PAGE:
impacting on employees in a way that reduces their effectiveness (Roy et al., 2012: 1342). Other researchers have labelled CWB as
antisocial organizational behaviour, organizational misbehaviour, organizational deviance, employee withdrawal, dishonesty,
dysfunctional behavior, counterproductive behaviour (Everton et al., 2007: 118). Interest in counterproductive behaviours has attracted
research attention because of their impact on organizations and employees in terms of financial, social and psychological effects
(Fagbohungbe et al., 2012: 208). They have also been classified as behaviours that induce increasing organizational costs, decreasing
commitment, organizational citizenship behaviours, productivity, lateness, absenteeism and turnover (Brooks, 2012:238). Despite their
negative consequences on organizations and employees, organizations identify factors which are conducive to such behaviours (Biron,
2010:876).

3.4. Turnover Intention


We conceptualize turnover intention as the extent to which an individual willingly and deliberately seeks for alternative employment
outside his/her organization. Cotton and Tuttle (1986) defined turnover intention as an individual’s estimated probability that they will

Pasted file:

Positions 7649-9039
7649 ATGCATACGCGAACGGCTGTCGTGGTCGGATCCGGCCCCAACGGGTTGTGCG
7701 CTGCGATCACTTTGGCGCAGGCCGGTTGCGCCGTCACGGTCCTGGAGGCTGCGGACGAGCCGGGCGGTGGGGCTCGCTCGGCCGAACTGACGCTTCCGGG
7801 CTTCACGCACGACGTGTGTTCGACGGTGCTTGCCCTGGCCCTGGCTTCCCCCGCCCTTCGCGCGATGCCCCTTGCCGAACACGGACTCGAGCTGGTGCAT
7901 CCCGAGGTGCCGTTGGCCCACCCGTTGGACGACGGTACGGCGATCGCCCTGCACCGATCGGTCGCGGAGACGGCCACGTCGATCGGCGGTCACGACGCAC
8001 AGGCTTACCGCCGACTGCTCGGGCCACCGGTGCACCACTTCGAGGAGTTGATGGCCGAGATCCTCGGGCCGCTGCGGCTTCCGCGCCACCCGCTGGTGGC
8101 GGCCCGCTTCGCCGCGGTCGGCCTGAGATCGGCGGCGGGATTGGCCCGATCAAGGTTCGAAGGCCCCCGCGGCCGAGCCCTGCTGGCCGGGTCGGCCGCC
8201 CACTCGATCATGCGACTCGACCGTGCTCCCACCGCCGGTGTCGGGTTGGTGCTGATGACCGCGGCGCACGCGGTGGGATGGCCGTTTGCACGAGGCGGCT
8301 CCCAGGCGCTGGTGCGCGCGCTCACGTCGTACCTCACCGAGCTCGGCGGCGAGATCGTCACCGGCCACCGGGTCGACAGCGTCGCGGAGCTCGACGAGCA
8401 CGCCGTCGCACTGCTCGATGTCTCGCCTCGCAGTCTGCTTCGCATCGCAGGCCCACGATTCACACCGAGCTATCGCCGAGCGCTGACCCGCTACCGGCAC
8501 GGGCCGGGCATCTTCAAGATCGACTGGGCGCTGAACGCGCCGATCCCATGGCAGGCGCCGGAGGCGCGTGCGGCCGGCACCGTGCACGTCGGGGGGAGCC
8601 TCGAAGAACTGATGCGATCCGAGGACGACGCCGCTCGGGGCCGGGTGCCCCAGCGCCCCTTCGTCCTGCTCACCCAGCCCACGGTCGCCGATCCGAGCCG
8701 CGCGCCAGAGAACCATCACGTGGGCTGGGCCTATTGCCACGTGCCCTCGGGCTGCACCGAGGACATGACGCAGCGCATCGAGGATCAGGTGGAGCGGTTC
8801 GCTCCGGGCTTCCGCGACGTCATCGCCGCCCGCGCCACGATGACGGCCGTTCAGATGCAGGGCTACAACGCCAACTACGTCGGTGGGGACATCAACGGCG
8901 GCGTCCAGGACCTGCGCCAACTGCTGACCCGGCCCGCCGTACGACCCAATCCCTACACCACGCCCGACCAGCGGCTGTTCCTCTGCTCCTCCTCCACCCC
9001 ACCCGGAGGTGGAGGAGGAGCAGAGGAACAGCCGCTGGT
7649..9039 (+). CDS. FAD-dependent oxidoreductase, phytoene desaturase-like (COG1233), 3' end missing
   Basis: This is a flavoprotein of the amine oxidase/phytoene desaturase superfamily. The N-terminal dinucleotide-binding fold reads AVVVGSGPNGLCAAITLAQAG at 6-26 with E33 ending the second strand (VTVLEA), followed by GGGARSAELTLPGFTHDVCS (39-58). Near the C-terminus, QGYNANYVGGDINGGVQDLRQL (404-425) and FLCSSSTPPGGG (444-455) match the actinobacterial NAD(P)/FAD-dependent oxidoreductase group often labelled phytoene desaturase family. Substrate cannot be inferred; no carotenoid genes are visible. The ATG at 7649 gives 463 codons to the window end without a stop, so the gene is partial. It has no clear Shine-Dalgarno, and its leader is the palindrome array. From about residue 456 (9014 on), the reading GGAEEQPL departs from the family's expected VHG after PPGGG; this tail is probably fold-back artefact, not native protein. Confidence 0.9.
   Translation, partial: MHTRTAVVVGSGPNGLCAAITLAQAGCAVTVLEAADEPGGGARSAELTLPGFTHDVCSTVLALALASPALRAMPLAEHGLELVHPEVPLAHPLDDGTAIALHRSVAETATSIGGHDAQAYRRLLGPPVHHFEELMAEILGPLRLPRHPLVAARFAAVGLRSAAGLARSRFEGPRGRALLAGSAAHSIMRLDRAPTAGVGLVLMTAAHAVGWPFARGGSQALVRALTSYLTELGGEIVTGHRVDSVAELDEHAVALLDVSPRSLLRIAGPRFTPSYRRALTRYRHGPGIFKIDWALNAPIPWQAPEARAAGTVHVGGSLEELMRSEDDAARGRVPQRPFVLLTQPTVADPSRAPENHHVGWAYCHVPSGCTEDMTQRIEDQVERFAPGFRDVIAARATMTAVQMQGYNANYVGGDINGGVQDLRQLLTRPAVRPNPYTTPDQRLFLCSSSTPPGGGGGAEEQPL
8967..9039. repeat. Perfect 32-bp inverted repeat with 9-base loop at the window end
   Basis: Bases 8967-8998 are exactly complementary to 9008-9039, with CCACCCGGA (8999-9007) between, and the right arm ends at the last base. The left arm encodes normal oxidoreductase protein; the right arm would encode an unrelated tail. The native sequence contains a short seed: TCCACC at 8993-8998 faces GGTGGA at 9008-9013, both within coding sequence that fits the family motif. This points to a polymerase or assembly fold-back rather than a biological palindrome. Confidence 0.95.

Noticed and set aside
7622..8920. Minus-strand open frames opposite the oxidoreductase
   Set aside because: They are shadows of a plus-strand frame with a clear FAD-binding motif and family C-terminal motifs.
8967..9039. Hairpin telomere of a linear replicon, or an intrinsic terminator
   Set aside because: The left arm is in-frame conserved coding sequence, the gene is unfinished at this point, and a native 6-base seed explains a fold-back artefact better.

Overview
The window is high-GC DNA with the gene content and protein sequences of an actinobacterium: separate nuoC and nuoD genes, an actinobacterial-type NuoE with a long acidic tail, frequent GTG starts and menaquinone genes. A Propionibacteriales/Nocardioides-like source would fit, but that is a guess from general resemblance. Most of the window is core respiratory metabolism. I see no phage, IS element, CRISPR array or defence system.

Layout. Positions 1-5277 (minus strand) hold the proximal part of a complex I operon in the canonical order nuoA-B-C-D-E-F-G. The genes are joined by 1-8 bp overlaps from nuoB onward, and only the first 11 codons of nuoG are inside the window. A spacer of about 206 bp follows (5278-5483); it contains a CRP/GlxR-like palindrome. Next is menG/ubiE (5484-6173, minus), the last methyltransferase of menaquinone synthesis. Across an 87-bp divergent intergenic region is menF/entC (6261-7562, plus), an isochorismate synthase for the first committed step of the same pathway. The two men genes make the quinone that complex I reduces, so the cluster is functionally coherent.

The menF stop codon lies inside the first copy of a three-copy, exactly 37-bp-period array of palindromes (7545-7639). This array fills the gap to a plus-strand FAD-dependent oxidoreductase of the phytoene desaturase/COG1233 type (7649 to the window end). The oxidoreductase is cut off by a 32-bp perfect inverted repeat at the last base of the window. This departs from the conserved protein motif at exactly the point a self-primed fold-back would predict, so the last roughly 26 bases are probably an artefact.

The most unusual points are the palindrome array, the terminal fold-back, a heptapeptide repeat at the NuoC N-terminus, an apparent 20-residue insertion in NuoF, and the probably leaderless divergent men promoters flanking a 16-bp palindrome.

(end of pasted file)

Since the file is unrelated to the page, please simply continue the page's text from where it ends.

stay in their employing organization (Cotton & Tuttle, 1986). Similarly, Tett and Meyer (1993) viewed turnover intentions as
conscious wilfulness to seek for other alternatives in other organization. Literature shows that turnover intention is a direct predictor of
actual turnover. People do not just leave; rather their decision is always necessitated by some reason. For example, the individual has
decided in advance to leave the organization. This is consistent with attitude-behavior theory (Fishbein & Ajzen, 1975) that one’s
intention to perform a specific behaviour is the close predictor of that behaviour. Justification for the link between turnover intentions
and actual turnover has been supported by empirical evidence (Lambert, Hogan, & Barton, 2001). In view of this, Price (2001)
suggested that the turnover intentions construct is an indirect measure of actual turnover.

3.5. Relationship between Ethical Climate and Workplace Behaviours


Two popular workplace behaviours identified in organizational psychology literature are counterproductive work behaviours and
turnover intentions. Ethical climates have been found to reduce significantly negative workplace behaviours. For example, in a meta-